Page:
Transport and infrastructure are key element to consider when evaluating the location.  These two are important factors especially for the service industry that need to stay close to their market. Infrastructure may include such aspects as level of technological integration; the standard of the road network or rail network, the accessibility to such institutions like banks and other credit points.

The telecommunication systems also are part of the infrastructure framework and such factors like Internet, telephone, mobile phones and Information technology advancement determine how well the enterprise will be able to coordinate its various activities. (Spee R. & Wim D.2003)

Non-monetary/non-economic factors

These are factors that do not necessarily have any fixed monetary value yet they contribute significantly towards the enterprises productivity. Top of this list are government and political issues. Policies developed by respective governments determine how well the organization is able to fit in the particular environment. Number of trade licenses, patent protection laws, industrial safety regulation, the tax regime, legal settlement process, environmental laws and so on are some of the considerations that the company needs to consider. (Talley-Seijn, M.2004)

Labor characteristics are another non-economic factor that affects the location decision. The characteristics of the labor determine how fast the company will be able to fit within a particular environment. The availability of human management resources and specific skills will enable the company to conduct various production and management processes in the most efficient manner. Availability of technical know-how, experienced personnel and well-equipped labor force is the key driver to how the entity will conduct its business. (Brush, T. H.1999)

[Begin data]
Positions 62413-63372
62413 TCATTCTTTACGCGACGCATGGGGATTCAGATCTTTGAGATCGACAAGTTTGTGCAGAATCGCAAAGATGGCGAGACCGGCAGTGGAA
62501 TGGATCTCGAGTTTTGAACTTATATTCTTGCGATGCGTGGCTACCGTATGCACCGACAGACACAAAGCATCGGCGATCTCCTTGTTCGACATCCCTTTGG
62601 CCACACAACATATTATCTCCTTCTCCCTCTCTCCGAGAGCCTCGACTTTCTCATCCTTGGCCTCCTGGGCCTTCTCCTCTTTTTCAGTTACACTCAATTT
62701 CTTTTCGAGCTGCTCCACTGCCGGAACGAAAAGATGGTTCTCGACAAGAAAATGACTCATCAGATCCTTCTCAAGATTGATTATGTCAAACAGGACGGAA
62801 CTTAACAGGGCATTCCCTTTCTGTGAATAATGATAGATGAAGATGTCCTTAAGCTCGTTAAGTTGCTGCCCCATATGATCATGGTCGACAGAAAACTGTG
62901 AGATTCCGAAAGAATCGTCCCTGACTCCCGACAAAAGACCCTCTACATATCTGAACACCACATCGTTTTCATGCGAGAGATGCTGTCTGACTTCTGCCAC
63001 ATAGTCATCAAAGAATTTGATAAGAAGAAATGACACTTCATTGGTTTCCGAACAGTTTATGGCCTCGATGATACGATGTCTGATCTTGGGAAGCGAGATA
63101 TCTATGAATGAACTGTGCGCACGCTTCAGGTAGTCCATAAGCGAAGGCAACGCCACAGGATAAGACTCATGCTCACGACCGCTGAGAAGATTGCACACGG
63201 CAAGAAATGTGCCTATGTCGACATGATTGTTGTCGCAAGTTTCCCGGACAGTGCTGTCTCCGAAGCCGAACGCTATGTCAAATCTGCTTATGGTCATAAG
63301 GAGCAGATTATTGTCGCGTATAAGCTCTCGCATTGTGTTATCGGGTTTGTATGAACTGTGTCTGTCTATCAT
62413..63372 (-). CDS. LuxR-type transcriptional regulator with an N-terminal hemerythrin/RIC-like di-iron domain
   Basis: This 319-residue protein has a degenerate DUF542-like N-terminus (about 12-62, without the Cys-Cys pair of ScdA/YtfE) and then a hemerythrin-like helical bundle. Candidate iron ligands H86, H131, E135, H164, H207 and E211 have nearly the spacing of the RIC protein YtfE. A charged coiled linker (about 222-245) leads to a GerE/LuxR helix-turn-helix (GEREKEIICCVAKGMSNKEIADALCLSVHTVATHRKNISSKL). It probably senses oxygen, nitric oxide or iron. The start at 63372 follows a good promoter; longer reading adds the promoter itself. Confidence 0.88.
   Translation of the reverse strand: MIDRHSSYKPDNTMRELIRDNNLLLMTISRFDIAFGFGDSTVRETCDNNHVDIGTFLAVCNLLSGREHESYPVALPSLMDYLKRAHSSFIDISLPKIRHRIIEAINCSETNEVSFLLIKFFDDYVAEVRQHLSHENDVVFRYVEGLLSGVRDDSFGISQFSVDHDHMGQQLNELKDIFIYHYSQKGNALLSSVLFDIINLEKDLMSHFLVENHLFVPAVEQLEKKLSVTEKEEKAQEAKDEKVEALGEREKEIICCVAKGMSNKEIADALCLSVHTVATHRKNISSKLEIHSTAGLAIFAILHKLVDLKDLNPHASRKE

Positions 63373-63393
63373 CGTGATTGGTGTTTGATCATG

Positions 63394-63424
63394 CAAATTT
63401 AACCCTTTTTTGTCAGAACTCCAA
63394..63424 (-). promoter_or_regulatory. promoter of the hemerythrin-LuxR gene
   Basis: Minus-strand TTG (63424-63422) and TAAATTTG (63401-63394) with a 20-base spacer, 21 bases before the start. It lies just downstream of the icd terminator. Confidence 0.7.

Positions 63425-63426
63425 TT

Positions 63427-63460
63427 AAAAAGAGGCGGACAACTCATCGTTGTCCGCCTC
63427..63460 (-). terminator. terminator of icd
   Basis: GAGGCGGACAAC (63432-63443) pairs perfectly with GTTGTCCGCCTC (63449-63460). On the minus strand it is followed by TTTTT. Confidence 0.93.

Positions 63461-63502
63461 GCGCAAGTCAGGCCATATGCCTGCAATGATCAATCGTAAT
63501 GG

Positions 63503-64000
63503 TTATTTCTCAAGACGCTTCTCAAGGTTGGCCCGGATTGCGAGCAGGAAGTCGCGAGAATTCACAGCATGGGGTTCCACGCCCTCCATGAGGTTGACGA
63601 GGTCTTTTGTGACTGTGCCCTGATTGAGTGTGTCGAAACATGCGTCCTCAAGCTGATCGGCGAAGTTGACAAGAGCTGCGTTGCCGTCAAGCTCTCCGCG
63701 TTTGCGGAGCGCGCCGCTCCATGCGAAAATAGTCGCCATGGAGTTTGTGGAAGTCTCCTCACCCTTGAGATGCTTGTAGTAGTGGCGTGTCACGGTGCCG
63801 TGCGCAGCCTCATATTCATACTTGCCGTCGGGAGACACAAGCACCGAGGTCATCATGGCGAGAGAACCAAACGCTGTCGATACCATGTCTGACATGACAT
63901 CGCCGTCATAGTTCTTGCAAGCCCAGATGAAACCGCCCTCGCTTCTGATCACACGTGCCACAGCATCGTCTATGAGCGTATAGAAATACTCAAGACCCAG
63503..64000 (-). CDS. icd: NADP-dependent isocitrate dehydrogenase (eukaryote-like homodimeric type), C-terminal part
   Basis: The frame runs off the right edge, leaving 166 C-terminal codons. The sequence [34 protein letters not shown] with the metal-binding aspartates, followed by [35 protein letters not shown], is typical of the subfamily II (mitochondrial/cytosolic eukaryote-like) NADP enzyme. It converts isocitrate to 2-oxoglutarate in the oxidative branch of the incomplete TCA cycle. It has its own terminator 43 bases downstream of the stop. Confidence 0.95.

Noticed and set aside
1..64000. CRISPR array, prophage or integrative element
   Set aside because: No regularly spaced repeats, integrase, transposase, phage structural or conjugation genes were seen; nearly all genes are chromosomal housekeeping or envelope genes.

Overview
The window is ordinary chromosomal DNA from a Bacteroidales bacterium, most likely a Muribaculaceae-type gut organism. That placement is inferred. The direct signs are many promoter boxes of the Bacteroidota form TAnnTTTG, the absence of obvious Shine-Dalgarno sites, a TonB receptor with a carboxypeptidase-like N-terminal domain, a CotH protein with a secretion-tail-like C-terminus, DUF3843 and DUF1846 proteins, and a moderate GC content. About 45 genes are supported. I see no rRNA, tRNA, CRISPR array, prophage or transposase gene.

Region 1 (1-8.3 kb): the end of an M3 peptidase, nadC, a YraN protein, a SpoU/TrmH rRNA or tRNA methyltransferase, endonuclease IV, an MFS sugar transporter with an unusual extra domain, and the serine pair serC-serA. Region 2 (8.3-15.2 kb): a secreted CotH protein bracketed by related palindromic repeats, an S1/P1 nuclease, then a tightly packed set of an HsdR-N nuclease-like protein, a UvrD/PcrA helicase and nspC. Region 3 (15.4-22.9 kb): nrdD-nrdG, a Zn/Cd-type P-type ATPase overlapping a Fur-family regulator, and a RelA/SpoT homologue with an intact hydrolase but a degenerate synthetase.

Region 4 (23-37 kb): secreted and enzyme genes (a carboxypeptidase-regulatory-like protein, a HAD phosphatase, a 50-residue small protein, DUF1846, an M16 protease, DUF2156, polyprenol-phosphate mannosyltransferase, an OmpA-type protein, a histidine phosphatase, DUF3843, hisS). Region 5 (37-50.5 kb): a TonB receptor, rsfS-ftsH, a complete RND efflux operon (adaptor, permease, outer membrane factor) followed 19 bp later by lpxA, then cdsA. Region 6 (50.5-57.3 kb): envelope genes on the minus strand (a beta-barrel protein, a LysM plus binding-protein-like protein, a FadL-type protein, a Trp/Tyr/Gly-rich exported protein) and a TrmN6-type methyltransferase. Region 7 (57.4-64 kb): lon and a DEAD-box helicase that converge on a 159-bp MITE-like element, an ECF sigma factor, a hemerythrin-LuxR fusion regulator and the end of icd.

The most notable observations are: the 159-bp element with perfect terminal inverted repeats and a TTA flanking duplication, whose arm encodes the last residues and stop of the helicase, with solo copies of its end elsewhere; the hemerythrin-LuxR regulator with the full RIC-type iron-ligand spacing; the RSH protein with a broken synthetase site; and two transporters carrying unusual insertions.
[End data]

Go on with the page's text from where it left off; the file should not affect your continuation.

Government stability is very important for any organization. Stability can be looked in terms of how the government handles transition from one regime to another, its relationship with the neighboring countries and its governance abilities. In democratic countries this is a major factor to consider because the stability of the said government directly affects strategic plans that the enterprise may come up with. (Brush, T. H.1999)

REFERENCES

Bognanno, Mario F., Michael P. Keane, and Donghoon Yang. (2005):  “The Influence of           Wages and Industrial Relations Environments on the Production Location      Decisions of U.S. Multinational Corporations.” Industrial and Labor Relations         Review 58, no. 2

Brush, Thomas H (1999) “plant location decision in multinational manufacturing firms: An empirical analysis of international business and manufacturing strategy perspectives, The”. Production and Operations Management.

MacCarthy, B.L., and W. Atthirawong. (2003): “Factors Affecting Location Decisions in          International Operations—A Delphi Study.” International Journal of Operations           and Production Management 23, no. 7: 794–828.

Spee, Roel, and Wim Douw. (September 2003): “Cost-Reduction Location Strategies.”  Journal of Corporate            Real Estate 6, no. 1

Talley-Seijn, Margaret. (July 2004): “30 Years of Location Strategies.” Plants, Sites and Parks 31, no. 3: 26–29.